I want to make sure that whether i can send some data from my system to my roommate's system.For that,i tried to ping his computer,but i am getting "request timed out error" and 100% loss of data.My system is on the Ethernet LAN and his system is on the Wi-Fi LAN Of the college.I just want to know what may be the reasons behind this ? Can someone help me out of this,so that i will be able to send data to his computer?

Here is the o/p on console.

Pinging with 32 bytes of data:
Request timed out.
Request timed out.
Request timed out.
Request timed out.

Ping statistics for
    Packets: Sent = 4, Received = 0, Lost = 4 (100% loss),
  • Windows Firewall blocking ICMP? What happens if both of you are on the same network either both on Ethernet or both on Wireless?
    – Matt King
    Mar 14, 2016 at 12:54
  • @ Matt King,I tried it,now also same error is on the console.(100% loss) Mar 14, 2016 at 13:00
  • You can try a traceroute (aka tracert in windows command line)
    – infixed
    Mar 14, 2016 at 13:07
  • @infixed,tracert is giving the same error "request timed out". Mar 14, 2016 at 13:15
  • Then something is dropping packet, tracert basically sends out a packet with a varying "time to live count", 1, then 2, then 3, etc. When a packet's TTL decrements each hop, and when it reaches zero it's supposed to get dropped and an ICMP packet sent back saying was dropped. If both ping and tracert are not working, that's like all ICMP packets are getting dropped. Maybe by your PC's firewall, because usually one's subnet's gateway is reachable by ICMP
    – infixed
    Mar 14, 2016 at 14:39

3 Answers 3


It could be several things

  • You could have the wrong address, because being behind a WiFi router he has a NAT address you are not in the same subnet with
  • His computer might be sleeping
  • His computer firewall may be set to not respond to pings

I would suspect the NAT thing first


If you want to make sure you are on the same subnet, and are in the same room, the easiest thing to do may be to obtain an Ethernet switch (sometimes called a hub, but there is a technical difference), plug it in where your computer is now, then plug both your PC and you roommate's PC to the hub via wire.

Then you are definitely all on the same subnet, and if you have issues, then you can start looking at whether you have firewall problems in your PCs or something.

You may wish to review if your campus has some sort of restrictions for adding a new Ethernet switch to the network like that, because some places actually track who is plugged into what. But many don't.

  • ,what is the remedy for this,because it's compulsory for me to set the connection with his computer,because then only i will be able to test my code of chat server whether working or not working. Mar 14, 2016 at 13:05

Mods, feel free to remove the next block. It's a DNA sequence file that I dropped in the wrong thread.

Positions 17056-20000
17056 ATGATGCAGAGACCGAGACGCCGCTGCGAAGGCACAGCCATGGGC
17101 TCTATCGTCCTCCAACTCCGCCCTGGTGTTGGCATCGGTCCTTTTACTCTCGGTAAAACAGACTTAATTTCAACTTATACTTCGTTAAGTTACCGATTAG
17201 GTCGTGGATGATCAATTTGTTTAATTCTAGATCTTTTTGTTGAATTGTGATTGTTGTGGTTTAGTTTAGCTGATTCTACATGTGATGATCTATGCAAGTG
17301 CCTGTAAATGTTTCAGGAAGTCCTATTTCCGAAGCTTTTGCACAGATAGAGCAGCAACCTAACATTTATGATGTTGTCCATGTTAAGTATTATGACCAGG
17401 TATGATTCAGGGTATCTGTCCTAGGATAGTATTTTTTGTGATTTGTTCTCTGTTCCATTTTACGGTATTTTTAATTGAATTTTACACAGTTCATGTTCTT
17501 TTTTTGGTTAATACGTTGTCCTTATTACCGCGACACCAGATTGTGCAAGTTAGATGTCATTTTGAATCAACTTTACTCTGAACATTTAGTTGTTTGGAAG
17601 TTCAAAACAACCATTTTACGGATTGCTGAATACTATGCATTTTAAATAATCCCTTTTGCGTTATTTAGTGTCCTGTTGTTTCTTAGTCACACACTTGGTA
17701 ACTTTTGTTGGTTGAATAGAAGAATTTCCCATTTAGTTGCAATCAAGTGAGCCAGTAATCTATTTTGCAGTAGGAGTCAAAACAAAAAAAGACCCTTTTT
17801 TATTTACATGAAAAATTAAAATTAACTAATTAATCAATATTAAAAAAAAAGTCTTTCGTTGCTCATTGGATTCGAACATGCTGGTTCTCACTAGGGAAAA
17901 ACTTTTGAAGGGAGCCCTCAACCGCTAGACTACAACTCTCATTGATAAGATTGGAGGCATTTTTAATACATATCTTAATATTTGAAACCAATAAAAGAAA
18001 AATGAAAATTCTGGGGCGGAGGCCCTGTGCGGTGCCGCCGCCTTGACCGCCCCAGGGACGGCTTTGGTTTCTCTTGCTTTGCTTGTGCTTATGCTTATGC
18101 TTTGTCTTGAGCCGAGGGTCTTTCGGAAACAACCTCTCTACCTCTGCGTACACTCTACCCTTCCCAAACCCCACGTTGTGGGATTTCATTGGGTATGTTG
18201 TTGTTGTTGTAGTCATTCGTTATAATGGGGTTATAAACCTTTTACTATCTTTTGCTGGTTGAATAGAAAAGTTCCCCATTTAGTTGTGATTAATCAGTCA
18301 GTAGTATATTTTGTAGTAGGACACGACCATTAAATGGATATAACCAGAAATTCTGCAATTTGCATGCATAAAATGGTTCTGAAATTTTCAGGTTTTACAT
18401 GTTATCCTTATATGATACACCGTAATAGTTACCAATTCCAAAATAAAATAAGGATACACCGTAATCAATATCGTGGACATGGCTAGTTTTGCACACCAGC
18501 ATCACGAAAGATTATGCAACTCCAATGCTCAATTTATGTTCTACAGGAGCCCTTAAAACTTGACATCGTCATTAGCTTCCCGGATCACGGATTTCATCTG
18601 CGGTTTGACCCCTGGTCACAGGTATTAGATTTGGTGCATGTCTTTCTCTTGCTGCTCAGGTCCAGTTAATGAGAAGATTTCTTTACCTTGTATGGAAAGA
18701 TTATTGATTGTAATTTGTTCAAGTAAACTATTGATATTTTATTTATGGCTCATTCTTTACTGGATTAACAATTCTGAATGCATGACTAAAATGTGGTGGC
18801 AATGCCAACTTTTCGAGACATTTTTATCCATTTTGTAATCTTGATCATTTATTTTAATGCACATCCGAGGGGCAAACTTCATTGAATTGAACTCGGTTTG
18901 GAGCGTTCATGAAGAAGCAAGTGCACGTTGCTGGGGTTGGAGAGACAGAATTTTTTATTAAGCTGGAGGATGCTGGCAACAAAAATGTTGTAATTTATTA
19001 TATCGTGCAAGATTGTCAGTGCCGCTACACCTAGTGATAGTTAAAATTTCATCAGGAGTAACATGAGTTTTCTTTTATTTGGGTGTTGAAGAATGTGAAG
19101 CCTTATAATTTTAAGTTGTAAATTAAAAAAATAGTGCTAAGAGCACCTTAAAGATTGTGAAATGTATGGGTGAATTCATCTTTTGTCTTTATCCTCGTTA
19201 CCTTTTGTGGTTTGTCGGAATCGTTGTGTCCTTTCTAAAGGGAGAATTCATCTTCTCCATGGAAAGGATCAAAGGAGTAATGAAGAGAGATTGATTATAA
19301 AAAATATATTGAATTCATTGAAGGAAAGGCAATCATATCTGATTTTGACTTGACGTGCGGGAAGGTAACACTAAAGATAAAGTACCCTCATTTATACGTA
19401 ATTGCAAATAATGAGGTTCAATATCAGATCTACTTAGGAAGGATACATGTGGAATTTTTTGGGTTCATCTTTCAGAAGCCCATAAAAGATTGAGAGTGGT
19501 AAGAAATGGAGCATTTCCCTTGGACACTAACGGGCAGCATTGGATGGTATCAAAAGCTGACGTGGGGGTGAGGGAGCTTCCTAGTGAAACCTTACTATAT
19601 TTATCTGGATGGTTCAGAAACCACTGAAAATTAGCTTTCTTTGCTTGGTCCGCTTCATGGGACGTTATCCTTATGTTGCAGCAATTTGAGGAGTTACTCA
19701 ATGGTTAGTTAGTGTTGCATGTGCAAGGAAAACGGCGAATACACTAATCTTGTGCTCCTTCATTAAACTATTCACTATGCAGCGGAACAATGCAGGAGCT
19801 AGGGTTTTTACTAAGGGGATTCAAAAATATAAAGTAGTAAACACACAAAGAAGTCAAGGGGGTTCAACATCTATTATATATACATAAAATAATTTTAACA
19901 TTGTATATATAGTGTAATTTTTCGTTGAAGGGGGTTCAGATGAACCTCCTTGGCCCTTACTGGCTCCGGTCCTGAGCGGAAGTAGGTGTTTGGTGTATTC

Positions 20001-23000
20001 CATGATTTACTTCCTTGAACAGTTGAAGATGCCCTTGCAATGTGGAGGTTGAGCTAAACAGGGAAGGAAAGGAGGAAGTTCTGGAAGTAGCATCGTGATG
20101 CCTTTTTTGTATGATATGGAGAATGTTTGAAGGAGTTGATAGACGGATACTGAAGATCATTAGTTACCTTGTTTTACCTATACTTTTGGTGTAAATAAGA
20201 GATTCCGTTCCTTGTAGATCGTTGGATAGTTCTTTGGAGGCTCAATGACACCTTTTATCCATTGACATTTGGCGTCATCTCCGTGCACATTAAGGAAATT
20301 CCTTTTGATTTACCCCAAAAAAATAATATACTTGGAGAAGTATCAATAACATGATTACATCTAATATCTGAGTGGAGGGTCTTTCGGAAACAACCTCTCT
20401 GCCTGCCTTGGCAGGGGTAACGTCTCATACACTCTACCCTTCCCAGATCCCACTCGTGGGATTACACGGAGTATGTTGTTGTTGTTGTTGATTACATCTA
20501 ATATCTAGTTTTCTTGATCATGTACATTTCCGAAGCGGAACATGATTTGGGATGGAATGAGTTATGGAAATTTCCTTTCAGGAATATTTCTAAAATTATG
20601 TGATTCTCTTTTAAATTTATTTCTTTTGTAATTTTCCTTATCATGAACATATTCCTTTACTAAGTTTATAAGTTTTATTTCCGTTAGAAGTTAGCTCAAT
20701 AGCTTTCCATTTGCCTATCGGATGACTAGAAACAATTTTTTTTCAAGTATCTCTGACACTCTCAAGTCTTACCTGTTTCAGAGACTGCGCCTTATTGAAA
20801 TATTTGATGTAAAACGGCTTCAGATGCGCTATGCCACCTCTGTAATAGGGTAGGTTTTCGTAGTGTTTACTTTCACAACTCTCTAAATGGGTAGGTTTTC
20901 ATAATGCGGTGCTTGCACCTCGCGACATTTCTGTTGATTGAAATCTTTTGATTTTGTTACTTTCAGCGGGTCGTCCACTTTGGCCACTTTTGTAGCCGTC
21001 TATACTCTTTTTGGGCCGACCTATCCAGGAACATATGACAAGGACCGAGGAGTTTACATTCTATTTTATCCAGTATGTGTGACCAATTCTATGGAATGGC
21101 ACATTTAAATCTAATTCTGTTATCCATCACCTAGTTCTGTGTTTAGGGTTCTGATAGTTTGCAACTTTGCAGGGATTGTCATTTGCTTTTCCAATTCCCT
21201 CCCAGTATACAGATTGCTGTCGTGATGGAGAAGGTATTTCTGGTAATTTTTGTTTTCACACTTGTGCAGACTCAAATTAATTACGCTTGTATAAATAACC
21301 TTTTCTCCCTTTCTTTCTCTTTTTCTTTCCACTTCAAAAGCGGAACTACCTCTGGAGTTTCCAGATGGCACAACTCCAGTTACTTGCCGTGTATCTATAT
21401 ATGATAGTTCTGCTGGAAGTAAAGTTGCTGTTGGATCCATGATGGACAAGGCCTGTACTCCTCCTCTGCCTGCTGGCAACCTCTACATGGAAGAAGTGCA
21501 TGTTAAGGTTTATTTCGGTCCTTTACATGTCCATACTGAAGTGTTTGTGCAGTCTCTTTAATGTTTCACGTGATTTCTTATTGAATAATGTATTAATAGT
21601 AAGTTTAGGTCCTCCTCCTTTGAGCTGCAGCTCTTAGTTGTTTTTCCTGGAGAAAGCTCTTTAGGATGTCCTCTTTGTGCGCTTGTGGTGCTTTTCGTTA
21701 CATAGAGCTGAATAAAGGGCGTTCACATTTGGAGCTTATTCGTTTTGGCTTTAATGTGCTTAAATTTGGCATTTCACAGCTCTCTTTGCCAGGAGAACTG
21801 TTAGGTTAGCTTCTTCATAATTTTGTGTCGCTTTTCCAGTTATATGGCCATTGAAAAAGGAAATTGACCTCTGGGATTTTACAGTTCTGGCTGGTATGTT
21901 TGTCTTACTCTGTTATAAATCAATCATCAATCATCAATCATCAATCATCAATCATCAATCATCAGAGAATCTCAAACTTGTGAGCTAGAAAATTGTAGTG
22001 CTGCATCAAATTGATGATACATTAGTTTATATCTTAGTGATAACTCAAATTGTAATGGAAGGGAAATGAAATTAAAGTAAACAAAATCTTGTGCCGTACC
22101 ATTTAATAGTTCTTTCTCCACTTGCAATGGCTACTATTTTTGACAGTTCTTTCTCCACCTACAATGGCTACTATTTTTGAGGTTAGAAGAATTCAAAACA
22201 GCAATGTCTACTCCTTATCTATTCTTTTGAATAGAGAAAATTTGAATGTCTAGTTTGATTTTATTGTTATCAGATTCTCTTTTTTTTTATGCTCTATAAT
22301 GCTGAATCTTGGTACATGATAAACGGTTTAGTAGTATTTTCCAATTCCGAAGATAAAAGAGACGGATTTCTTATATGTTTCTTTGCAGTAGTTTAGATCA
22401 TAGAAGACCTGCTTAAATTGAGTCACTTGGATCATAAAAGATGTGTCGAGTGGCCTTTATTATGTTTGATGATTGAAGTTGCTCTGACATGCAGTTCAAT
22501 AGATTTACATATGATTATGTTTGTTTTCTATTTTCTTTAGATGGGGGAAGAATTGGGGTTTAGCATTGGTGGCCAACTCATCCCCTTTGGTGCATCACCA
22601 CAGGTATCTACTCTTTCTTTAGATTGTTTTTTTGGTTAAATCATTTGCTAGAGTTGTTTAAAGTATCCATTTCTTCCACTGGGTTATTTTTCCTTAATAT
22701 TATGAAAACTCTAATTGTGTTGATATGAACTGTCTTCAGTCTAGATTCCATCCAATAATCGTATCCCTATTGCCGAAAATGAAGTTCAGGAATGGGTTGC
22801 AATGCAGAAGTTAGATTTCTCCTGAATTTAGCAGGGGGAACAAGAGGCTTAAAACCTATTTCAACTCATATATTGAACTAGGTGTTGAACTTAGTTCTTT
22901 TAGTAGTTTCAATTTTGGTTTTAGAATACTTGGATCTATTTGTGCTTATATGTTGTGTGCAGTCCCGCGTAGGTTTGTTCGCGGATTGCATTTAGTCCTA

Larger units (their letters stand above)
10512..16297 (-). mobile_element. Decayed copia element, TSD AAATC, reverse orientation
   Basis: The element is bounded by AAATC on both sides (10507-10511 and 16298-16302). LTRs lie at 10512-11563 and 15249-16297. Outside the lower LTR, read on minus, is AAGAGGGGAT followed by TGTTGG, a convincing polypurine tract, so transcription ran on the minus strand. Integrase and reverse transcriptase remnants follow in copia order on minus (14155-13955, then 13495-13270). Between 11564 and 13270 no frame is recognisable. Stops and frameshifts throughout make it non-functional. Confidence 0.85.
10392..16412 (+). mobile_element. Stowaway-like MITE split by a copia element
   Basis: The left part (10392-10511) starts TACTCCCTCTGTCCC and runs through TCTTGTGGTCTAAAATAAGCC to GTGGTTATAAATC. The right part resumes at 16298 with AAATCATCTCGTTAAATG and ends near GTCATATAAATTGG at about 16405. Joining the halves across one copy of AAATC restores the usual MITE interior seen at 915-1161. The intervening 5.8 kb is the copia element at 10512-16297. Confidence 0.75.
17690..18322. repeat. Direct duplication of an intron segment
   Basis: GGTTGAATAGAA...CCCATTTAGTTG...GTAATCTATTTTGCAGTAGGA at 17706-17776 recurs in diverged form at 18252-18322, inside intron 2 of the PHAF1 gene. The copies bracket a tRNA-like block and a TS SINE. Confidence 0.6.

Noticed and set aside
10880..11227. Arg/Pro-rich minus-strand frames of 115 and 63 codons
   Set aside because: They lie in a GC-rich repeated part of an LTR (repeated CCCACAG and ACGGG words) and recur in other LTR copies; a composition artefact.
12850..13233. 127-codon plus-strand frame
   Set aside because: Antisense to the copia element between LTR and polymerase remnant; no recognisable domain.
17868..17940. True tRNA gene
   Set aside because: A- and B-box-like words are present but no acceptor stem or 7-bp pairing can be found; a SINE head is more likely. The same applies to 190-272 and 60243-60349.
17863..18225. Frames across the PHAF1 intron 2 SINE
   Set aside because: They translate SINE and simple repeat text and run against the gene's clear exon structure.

• You are going to have to figure out what the network topology really is. If you are testing some sort of client/server thing, then NAT will be a problem. Some sort of VPN might be an answer. If you are really in the same room, you can get a Ethernet hub, and you both plug into it via a wire. Or perhaps a crossover Ethernet cable is even enough (many Ethernet NICs these day will automagically do the crossover for you, and you could use any wire) You'll have to set your own IP addresses if you decide to isolate yourself from the infrastructure networks though
    – infixed
    Mar 14, 2016 at 13:15
  • What i noticed is that my computer is not able to ping even google server"www.google.com". Same "request timed out errror is coming". Mar 14, 2016 at 13:23
  • Your router may not be configured to pass ICMP (ping etc). If you do a traceroute (tracert) towards google, you can probably see some of what your network looks like. You can try pinging your gateway just to gain some confidence that your machine can do pings and its not firewalled off on your end. If you are on windows, you could do a command line ipconfig /all and see what it reports for your Ethernet adapter as an IP address and gateway
    – infixed
    Mar 14, 2016 at 13:37

Ping requires the cooperation of your computer, the end computer, and all the computers (routers, etc.) in between.

Ping tells you if the entire route permits ICMP packets. Determining connectivity from this is more of a side-effect these days.

Traceroute (tracert or traceroute) also does pings (sends ICMP packets) but sets a "number of hops" (TTL, time to live) on each packet. In this way, you can roughly determine what route your connection goes through to get where it's going. Often there will be machines along the way that pass the ICMP packets, but won't respond the them. These show as unresponsive machines along the route. Sometimes you'll get a situation where partway through the route you appear to get a long list of machines that are unresponsive. This is usually due to a machine along the way discarding the ICMP packets.

For your situation, the scenarios are:

  • Your roommate's computer blocks ICMP packets (usually a firewall setting)
  • Your wireless router segregates the wired and wireless networks (a common security setting in wireless routers)
  • The campus network blocks ICMP packets (unlikely but possible)

You need to check the routes ex. route print then check if there are any routes which you have added manually If yes, Delete it

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